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sabrepoint (Electrical) (OP)
1 Sep 03 23:04
Hello All

From time to time I have done calcs to determine the changes in conductor tension under differing wind loads and temperatures. But for a new job I'm starting, I need to consider the effects on sag and tension when lines are subjected to radial ice, of which I have no experience (I live in a warm area). I've performed manually calcs using an old (1940s) British text as basis ... answers seem to be reasonable, but ideally I'd like them checked.

Might be a bit cheeky here, but would it be possible for someone to run the required calcs (including ice) through a line design program to check my results if I provide all the details for a base set of conditions?

Thanks for any response.
Graeme
advidana (Electrical)
2 Sep 03 18:07
You can do the sag calc yourself by going to the web site Design of Overhead Distribution Lines        http://www.usda.gov/rus/regs/bulls/160-2.pdf

It has a full explaination of the Overhead sag calcs and the calcs themselfs. Overhead sag calcs are on page IV-7.

If someone does the calc for you on this tread you will still need this information to know how, why and check if it correct.

good luck
sabrepoint (Electrical) (OP)
2 Sep 03 21:16
Hi advidana.

I actually have this doc and Bull 1724E-152 which I believe supersedes it in part. As far as I can tell at a glance the basic S/T maths are pretty much the same as that which I've used.

My concern is really to see if I've correctly applied the formulae when using ICE (having had no prior experience with ice), so I'm hoping someone will be able to check my results.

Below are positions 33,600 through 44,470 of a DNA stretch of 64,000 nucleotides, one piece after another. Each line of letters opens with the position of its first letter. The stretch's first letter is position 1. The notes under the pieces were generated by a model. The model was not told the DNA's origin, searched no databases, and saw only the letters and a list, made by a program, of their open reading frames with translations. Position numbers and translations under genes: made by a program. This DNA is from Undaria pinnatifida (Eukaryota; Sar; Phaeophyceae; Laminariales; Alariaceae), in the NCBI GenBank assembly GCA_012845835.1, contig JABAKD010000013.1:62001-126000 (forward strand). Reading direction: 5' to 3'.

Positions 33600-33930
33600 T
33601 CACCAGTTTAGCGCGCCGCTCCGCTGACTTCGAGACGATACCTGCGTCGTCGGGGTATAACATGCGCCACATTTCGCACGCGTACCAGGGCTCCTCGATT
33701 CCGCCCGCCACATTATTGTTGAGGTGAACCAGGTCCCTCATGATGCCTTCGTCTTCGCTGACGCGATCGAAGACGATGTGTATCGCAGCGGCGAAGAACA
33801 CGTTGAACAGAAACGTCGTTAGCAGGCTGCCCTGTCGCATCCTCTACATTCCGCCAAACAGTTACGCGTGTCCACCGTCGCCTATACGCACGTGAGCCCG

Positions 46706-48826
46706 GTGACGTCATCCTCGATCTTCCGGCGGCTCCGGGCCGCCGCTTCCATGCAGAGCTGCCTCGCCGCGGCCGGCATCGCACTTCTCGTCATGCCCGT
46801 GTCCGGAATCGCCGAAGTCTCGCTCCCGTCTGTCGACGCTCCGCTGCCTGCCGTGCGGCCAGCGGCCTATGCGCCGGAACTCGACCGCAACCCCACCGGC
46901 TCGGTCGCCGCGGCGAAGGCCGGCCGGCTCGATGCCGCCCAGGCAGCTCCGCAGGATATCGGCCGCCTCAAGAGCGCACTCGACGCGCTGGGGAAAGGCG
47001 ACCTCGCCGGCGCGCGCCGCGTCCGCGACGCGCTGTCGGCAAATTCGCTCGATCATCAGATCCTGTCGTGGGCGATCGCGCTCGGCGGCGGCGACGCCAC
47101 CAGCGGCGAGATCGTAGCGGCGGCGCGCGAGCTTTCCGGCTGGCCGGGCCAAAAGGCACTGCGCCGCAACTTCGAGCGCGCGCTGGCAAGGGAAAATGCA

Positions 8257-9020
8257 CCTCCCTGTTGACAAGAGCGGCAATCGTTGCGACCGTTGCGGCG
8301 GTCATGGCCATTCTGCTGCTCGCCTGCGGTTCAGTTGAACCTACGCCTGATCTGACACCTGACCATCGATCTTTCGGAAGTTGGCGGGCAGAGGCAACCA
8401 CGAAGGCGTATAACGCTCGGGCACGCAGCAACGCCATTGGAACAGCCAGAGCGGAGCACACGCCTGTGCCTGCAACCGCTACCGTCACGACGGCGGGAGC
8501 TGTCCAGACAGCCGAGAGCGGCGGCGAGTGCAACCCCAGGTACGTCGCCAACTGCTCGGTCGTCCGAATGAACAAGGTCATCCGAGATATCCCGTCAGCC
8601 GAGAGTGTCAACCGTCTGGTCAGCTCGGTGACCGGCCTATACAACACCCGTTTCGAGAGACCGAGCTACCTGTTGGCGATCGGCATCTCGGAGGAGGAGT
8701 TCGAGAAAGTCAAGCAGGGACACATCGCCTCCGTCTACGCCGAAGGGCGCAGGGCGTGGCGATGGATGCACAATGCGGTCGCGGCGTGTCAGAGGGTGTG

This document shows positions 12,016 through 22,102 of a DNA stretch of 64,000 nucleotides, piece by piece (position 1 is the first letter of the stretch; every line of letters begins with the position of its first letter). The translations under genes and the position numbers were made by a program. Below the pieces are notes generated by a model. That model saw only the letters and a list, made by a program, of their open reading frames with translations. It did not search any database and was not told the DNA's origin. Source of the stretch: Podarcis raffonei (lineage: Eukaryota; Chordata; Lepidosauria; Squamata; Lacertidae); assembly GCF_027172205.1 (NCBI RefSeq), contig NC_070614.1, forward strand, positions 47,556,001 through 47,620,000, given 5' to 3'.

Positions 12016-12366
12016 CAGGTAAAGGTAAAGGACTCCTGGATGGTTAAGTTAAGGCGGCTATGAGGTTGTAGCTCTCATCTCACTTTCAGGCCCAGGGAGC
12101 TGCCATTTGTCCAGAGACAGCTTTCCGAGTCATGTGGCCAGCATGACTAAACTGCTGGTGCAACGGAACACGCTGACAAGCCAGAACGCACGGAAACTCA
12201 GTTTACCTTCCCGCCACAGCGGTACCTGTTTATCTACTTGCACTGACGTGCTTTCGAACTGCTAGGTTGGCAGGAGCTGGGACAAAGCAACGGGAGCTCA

Thanks
Graeme
Helpful Member!  alehman (Electrical)
2 Sep 03 22:47
I've got an older version of Alcoa's SAG10. If you want to post the information you have here, I'll give it a try. At a minimum, need conductor type, stringing tension and at what temperature, ruling span and length of span for which you are concerned about the sag. Also provide ice thickness, temperature and wind for maximum loading condition.
jbartos (Electrical)
2 Sep 03 23:02
Suggestion: Reference:
1. C.L. Wadhwa "Electrical Power Systems," John Wiley & Sons, 1991,
Chapter 7 Mechanical Design of Transmission Lines includes ice coating with thickness t beside wind pressures, etc.
sabrepoint (Electrical) (OP)
3 Sep 03 0:27
Hi alehman.

Looks like just what I need! I'm in New Zealand and haven't managed to find any commonality between any US and NZ conductors [you're in the US?] so I've included parameters. Hope metric OK, but I can convert for you if need be  ...

WOLF ACSR:
A = 195.0319 mm2
Effective Overall Dia = 18.13 mm
Weight = 7.11963 N/m
Coeff of Expansion (final) = 1.782 * 10E-5 /deg C
E (final) = 79.979 MPa
UTS = 67.44 kN
Stranding = 30/2.59 Al + 7/2.59 GS
Ruling span = 130 m
Ice = 12.7 mm radial thickness @ 8.959 kN/m3.

RESULTS:
Using a starting point of 14.3 kN at 10 deg C (no ice; no wind) ...
* 8.38 kN at 50 deg C (no ice; no wind)
* 16.42 kN at 0 deg (no ice; no wind)